Dance sculpture in front of FPAC

Establish a solid grade point average

Most competitive grants require GPAs of 3.80 or higher (Rhodes, Marshall, Mitchell). Others fall in the 3.0 to 3.7 range.

Join organizations, activities, and causes that represent issues that are important to you

Your involvement demonstrates your passions and motivations outside the classroom. Committees are interested in who you are, and your involvement shows this. Find ways you can make an impact on the NWA community and your hometown, in addition to your campus involvement.

Show intellectual well-roundedness

Pursue an ambitious and diverse curriculum. Seek extra-curricular involvement, on campus and in the community. Join groups that represent issues that are important to you. Demonstrate commitment and passion. Search for leadership opportunities. Identify a need and fill it. Broaden your horizons. Define your areas of interest for graduate school and careers.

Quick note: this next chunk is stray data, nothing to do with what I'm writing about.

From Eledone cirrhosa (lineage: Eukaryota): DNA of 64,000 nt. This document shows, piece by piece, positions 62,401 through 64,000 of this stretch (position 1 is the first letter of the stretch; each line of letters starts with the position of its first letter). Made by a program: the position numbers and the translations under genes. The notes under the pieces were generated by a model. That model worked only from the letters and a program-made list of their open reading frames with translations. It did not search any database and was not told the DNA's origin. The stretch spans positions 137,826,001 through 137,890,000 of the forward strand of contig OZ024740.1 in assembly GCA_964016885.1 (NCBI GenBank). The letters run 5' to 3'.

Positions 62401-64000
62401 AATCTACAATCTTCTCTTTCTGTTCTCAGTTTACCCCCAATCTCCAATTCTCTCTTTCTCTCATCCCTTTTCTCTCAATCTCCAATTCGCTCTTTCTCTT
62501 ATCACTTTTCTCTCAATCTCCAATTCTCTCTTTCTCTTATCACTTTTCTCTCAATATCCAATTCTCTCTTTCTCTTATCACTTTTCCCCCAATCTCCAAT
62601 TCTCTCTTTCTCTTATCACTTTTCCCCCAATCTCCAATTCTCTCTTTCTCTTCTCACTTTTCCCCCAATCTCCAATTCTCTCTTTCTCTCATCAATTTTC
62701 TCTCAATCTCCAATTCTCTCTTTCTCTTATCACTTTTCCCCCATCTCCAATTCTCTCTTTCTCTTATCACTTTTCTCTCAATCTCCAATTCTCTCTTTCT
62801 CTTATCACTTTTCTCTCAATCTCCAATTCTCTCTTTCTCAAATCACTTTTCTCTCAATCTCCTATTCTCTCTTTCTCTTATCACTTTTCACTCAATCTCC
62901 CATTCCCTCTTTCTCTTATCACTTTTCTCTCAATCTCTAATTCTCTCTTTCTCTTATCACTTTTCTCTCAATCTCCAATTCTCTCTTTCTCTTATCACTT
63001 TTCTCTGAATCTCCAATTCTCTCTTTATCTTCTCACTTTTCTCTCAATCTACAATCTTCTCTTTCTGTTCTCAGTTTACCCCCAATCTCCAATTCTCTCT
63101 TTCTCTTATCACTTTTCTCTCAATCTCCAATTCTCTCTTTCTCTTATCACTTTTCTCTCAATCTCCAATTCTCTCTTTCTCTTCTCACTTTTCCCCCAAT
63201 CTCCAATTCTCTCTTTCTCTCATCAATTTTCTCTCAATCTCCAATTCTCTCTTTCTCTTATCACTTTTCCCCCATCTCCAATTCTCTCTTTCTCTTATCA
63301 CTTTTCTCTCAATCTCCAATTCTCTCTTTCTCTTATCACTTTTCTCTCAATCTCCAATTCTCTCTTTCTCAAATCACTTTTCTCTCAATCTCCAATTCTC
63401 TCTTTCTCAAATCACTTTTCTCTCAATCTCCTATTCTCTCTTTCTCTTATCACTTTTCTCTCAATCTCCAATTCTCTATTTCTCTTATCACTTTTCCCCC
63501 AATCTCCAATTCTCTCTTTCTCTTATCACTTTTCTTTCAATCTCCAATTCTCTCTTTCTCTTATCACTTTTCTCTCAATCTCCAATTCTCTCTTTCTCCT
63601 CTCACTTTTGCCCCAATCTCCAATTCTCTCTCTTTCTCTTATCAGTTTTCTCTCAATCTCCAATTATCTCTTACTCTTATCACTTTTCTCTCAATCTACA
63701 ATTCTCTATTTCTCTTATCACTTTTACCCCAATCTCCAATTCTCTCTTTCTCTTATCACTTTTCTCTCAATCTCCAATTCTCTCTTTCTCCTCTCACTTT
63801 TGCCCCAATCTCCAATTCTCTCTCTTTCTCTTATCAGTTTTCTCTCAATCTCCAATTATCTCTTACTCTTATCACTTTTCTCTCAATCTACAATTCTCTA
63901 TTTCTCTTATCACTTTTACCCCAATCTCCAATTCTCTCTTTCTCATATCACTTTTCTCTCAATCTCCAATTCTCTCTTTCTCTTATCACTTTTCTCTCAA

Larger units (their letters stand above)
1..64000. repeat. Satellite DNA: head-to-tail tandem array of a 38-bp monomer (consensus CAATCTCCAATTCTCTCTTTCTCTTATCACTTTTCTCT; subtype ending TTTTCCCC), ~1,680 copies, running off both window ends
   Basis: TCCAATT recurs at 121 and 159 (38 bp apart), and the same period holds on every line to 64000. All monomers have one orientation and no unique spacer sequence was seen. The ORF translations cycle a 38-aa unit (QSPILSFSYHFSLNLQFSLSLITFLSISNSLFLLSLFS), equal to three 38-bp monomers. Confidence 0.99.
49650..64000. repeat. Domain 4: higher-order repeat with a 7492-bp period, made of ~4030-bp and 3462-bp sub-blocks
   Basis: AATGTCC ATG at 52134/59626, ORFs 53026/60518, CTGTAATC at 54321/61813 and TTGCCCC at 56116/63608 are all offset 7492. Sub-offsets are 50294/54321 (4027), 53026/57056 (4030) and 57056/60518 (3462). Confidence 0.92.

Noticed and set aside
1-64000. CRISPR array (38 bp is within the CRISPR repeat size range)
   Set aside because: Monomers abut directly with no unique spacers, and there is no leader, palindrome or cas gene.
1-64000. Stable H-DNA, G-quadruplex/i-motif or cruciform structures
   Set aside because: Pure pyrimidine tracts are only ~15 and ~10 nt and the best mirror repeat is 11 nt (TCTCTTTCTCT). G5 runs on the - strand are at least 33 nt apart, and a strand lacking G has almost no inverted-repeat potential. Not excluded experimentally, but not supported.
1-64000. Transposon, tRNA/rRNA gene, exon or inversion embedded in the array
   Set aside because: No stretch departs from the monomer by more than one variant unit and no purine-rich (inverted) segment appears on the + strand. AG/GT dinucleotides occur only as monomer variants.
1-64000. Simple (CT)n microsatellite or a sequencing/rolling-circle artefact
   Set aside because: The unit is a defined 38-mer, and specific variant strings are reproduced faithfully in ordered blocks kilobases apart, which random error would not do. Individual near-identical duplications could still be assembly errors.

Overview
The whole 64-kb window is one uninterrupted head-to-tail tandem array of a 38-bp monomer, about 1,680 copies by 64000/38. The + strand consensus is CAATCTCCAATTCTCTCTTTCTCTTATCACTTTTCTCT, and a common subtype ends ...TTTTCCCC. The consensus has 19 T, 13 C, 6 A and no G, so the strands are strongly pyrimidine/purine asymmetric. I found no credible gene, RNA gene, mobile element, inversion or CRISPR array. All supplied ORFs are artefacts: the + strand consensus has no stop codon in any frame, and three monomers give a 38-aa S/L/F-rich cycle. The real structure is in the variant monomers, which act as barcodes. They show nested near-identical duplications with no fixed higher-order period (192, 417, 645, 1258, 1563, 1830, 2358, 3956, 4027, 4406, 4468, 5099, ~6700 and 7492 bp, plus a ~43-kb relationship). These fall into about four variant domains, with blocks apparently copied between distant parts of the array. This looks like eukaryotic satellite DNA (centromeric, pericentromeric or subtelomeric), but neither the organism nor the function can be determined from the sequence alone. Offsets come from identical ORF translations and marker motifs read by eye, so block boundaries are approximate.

Develop close relationships with faculty in several disciplines

Get involved through research, internships, service-learning, study abroad, and similar opportunities. You want future recommenders to write personally about you. Visit professors at least two times each semester.

Stay informed of current events

Read the newspaper daily (The New York Times or The Wall Street Journal) and periodicals (The Atlantic Monthly, The New Republic, or The Economist) as well as respected journals in your field of interest. Listen to news radio (NPR, BBC News, etc.) Watch the Sunday political roundtables (Meet the Press, etc.).

Keep a journal

The personal statement is one of the most important components of a grant application in which you talk about your background, life experiences, personal, academic, and professional interests, and aspirations. The personal statement is an opportunity to give the reader insight into who you really are. Keeping a journal helps you know yourself, remember highlights from your life experiences, and strengthen your writing skills.